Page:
• There was regular use of media throughout the campaign. Media were invited to all public meetings and generally wrote stories following. The group also called their own press conferences at strategic moments in the campaign to keep this issue on the public attention.
  • Finally, after nearly one and a half years into the campaign, citizens learned that it was Shell Oil who planned to locate a gas station at this site. The leaders invited the Director of Shell Slovakia, Slavomir Jankovic, to join them for a discussion about the project. He agreed and on a Sunday afternoon, held a two hour meeting with the leadership. He promised to take their concerns seriously. However from that time, he proceeded to ignore all letters, calls and e-mails related to the project.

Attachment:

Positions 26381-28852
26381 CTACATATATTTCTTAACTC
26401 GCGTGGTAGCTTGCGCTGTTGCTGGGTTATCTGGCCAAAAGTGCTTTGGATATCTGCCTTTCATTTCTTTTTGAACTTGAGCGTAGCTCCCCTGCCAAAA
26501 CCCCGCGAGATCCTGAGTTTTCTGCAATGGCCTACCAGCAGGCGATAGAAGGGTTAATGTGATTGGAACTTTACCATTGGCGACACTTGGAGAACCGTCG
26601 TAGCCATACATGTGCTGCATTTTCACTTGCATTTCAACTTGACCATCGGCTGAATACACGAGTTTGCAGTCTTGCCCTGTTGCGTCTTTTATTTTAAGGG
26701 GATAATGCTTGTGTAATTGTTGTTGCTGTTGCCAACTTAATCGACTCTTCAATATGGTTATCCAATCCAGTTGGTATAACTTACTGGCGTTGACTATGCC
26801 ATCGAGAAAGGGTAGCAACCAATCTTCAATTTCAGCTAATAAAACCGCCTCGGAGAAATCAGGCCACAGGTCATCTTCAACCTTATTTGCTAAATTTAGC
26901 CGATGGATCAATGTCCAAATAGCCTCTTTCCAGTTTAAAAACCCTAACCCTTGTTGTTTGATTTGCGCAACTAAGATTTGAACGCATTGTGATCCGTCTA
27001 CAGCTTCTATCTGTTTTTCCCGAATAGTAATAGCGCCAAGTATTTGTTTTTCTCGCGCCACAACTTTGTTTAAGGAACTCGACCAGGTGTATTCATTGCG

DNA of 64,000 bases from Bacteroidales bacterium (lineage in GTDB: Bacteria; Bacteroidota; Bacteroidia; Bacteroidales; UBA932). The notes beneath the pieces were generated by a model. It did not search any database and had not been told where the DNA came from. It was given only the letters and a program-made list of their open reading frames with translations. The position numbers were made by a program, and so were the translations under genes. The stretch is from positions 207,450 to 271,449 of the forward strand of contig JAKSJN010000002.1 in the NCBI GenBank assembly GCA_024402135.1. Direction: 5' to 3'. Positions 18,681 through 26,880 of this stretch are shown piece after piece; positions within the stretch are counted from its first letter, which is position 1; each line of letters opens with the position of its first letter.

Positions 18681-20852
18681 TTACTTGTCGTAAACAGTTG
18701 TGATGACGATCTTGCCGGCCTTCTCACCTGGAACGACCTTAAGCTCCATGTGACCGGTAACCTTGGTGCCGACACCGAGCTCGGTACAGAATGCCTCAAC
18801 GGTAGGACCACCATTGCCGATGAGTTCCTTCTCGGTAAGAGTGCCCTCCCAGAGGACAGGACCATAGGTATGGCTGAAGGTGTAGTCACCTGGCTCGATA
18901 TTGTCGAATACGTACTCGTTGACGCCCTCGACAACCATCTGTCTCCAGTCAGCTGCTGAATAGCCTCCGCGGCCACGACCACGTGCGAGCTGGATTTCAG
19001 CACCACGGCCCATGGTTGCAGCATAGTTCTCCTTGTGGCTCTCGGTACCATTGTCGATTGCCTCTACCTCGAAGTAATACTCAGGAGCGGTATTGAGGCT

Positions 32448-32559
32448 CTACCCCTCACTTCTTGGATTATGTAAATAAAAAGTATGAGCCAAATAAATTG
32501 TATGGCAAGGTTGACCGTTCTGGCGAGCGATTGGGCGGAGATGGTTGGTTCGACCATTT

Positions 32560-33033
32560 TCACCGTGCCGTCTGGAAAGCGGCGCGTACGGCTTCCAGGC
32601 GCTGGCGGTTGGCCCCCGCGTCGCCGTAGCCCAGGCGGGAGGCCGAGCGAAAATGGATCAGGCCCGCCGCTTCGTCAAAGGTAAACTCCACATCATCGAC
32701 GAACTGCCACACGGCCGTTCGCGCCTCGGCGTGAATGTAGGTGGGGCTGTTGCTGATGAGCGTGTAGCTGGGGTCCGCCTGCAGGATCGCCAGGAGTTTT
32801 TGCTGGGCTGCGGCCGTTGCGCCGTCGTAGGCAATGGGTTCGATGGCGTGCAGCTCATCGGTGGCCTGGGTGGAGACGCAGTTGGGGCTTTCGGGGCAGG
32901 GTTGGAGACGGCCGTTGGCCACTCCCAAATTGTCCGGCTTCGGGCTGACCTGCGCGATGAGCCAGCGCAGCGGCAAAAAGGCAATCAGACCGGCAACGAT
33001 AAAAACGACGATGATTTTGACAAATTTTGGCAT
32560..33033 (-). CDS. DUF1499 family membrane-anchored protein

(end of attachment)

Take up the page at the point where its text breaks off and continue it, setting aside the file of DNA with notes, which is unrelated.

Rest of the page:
• Several months following the meeting with the Director of Shell, the citizens initiative joined with five other citizen initiatives from around the country who were also supported by CCO. This was a regular twice a year meeting on a country-wide basis of all the initiatives. Leaders from the other groups spontaneously agreed to support the group from Radvan and prepared an initial action of holding a protest in front of Shell headquarters in Bratislava (the capital city), two weeks after the joint meeting. A first event was conducted with approximately 30 people participating. At this point, the group focused its message on Mr. Jankovic.
  • A month later, protests were organized in front of Shell stations in five different cities in Slovakia including Banska Bystrica. Again, the public messages were directed to Mr. Jankovic.